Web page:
Over the last few months or so we have had several clients enquire about GDPR and how the new regulations will affect their company and their website. With lots of confusing and conflicting information out there we have put together a short list of the key requirements for small businesses who have websites and what should be changed to work towards compliance.

Remember if you are found to be in breach of GDPR your company can be fined up to 5% of your global turn over.
Here are the main things you need to know about GDPR:

  • The definition of 'personal data' has been expanded to include anything that would enable you to identify an individual.
  • The law reinforces an individual's protection and rights surrounding consent and access to personal data.
  • Service providers and subcontractors can now be held accountable.
  • Businesses are required to clearly communicate to customers how they plan to use their personal data.
  • Businesses must also be transparent about customers' rights to request the restriction of access to, rectification, or erasure of their personal data.
  • Customers should be able to easily cancel their consent and request the erasure of their personal data as quickly as possible.
  • Businesses must put preventative measures in place to protect customer data.
  • Businesses must inform customers of any data breach or leakage that may have occurred.
The Question: How did you obtain your customer's personal data? Do they agree to its use?

First, it is important that you understand and record what ‘personal data’ you hold as a business, how it was captured, how it is held, how you use it, and where it is going. The GDPR defines 'personal data' as: any information relating to an identifiable person. As well as obvious personal data such as email addresses, phone numbers, addresses etc. GDPR also includes IP addresses, device IDs, location data and genetic/biometric data.

Scenario: Post 25th May 2018 - If you were asked in a court of law to prove how you obtained a customers personal data you should be able to prove this. Did the customer opt in via a website? Did they visit your premises/store and opt-in by signing something? If the customer made a telephone enquiry and left their email, did they consent to joining a mailing list?

Email Marketing & Website Form Opt-In

Consequences of the GDPR for email marketing: The main thing for email marketers to keep in mind with respect to the GDPR is there is a new definition of providing consent, or to use email marketing parlance: opting in.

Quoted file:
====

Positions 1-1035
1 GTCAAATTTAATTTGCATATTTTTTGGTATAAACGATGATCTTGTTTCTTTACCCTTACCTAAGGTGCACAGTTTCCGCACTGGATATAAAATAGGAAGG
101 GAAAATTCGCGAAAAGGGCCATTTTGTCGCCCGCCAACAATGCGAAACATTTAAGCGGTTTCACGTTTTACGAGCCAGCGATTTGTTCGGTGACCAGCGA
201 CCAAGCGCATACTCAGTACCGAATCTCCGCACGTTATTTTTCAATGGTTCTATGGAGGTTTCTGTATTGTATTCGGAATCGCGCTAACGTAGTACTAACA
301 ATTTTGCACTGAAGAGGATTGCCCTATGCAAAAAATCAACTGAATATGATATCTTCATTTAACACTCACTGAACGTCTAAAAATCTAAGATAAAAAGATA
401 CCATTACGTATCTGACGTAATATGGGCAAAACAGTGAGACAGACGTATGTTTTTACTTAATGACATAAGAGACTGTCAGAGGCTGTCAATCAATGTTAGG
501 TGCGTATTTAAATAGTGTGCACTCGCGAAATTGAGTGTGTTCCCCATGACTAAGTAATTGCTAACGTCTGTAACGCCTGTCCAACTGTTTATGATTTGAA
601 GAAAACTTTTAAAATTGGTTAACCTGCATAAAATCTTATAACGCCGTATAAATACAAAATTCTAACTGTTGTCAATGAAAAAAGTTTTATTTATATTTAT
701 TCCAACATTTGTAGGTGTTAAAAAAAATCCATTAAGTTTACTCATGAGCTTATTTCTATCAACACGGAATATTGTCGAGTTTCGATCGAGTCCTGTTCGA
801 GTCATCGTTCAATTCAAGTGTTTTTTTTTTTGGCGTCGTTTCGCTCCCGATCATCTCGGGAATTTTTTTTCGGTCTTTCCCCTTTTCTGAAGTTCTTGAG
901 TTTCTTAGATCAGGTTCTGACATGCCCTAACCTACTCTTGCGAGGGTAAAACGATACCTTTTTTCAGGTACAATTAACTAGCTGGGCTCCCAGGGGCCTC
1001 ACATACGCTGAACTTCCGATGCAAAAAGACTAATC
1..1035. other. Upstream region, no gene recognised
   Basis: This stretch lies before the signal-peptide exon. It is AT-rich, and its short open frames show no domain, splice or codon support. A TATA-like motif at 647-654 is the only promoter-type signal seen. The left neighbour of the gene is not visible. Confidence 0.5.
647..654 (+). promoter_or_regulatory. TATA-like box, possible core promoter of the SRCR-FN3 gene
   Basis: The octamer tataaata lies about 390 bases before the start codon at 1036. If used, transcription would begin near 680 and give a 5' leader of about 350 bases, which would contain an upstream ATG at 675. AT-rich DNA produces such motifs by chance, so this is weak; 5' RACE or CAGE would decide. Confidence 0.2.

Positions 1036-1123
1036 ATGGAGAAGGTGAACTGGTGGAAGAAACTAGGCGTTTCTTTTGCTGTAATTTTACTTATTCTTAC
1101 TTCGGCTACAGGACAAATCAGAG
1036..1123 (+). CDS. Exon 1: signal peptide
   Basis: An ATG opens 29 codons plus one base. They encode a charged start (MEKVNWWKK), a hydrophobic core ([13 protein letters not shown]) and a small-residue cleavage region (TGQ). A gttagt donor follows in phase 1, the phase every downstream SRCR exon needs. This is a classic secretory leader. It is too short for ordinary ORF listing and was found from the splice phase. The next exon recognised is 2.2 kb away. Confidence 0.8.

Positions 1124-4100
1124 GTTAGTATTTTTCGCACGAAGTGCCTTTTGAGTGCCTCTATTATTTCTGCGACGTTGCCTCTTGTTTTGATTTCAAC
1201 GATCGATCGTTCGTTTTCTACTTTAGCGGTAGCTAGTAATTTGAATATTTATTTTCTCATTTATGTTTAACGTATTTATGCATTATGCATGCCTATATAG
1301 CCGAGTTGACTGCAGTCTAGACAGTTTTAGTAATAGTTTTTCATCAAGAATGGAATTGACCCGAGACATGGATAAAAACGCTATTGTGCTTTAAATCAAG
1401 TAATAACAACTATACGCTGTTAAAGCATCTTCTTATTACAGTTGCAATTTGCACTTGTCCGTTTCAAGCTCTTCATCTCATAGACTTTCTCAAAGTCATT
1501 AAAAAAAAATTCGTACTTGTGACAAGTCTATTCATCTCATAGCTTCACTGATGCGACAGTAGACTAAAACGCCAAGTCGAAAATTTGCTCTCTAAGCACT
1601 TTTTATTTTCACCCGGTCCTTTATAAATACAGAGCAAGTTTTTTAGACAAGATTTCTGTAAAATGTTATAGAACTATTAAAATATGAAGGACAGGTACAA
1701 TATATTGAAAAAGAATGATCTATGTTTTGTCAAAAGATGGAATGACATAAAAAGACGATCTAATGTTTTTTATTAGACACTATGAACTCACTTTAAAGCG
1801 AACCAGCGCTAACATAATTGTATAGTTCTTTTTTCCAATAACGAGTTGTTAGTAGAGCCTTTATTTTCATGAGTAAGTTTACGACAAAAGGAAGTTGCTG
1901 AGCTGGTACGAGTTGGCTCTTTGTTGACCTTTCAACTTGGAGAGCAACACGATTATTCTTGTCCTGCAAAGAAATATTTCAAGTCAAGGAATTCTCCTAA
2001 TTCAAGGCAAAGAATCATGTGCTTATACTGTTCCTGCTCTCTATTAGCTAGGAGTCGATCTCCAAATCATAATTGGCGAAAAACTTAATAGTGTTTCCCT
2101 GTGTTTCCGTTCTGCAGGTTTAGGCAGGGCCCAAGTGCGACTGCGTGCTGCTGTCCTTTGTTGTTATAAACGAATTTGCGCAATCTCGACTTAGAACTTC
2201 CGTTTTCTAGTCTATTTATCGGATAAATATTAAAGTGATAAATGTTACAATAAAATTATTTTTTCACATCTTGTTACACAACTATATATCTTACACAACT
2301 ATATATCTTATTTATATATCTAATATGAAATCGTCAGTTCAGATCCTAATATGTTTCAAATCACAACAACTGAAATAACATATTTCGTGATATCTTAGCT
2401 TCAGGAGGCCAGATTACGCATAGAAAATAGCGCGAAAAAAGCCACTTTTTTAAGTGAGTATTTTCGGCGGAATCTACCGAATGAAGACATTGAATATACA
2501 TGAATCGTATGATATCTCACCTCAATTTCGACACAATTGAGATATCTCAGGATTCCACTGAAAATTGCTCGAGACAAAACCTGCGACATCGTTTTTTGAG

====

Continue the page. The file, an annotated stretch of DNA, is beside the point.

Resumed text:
Consent to the processing of personal data must be “freely given” in the form of a clear “affirmative action.”
In other words, opting in is to be taken very literally with regards to the GRPR.
Additionally, businesses will have the burden of showing proof that a contact has affirmatively opted in.
Passive opt-ins and opt-outs are no longer allowed.

  • Passive opt-in: The roundabout process of acquiring contact information that involves making opt-in the 'default.' An example would be having a pre-checked box that a user would have to uncheck if they do not want to give consent.
  • Opt-out: The process of adding customers to a contact list without their consent after they sign up for a different service. The contact is then required to unsubscribe if they don’t want to be on that list.
  • Opt-in: The process of gathering contact information in which the contact freely and willingly gives affirmative consent to the handling of their personal data. This usually comes in the form of a box that the contact must check in order to opt-in.

Following this new definition of opting in, you’re no longer allowed to use email addresses that you collected through a passive opt-in or opt-out process. Consent must be freely and explicitly received from the contact or customer through an affirmative action. This means that you can only legally use lists that are 100% opt-in - and only if you can prove that those contacts actually provided their consent.

Existing DigitalFlare Client? - We are happy to check all forms on your website and advise if you have Passive opt-in or Opt-out forms. In such circumstances, we can change these forms to ensure you conform to GDPR practices.

Is re-consent required for my existing database?

One of the questions we’ve most commonly been asked in recent months is 'does the GDPR mean we have to get fresh consents from our entire marketing database?' In many cases, the answer is 'no' - though the explanation for this is not all that straightforward. We suggest you read the following articles which offer a greater understanding of this and will allow you to draw your own conclusions: